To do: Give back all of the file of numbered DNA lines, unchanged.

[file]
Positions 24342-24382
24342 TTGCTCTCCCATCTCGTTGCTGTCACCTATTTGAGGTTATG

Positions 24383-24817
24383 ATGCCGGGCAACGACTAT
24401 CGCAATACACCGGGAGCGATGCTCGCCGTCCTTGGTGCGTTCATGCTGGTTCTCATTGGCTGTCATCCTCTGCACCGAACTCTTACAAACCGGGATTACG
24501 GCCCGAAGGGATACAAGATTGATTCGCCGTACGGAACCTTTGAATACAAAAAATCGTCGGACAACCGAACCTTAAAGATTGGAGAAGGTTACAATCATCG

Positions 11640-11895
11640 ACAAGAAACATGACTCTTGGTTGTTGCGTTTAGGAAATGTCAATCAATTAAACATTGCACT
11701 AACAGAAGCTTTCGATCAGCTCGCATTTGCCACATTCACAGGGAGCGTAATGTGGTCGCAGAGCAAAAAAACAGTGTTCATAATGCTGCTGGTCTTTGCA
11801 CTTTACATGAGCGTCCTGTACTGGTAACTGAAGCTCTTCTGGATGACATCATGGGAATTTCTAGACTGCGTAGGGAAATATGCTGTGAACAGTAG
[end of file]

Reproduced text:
Positions 24342-24382
24342 TTGCTCTCCCATCTCGTTGCTGTCACCTATTTGAGGTTATG

Positions 24383-24817
24383 ATGCCGGGCAACGACTAT
24401 CGCAATACACCGGGAGCGATGCTCGCCGTCCTTGGTGCGTTCATGCTGGTTCTCATTGGCTGTCATCCTCTGCACCGAACTCTTACAAACCGGGATTACG
24501 GCCCGAAGGGATACAAGATTGATTCGCCGTACGGAACCTTTGAATACAAAAAATCGTCGGACAACCGAACCTTAAAGATTGGAGAAGGTTACAATCATCG

Positions 11640-11895
11640 ACAAGAAACATGACTCTTGGTTGTTGCGTTTAGGAAATGTCAATCAATTAAACATTGCACT
11701 AACAGAAGCTTTCGATCAGCTCGCATTTGCCACATTCACAGGGAGCGTAATGTGGTCGCAGAGCAAAAAAACAGTGTTCATAATGCTGCTGGTCTTTGCA
11801 CTTTACATGAGCGTCCTGTACTGGTAACTGAAGCTCTTCTGGATGACATCATGGGAATTTCTAGACTGCGTAGGGAAATATGCTGTGAACAGTAG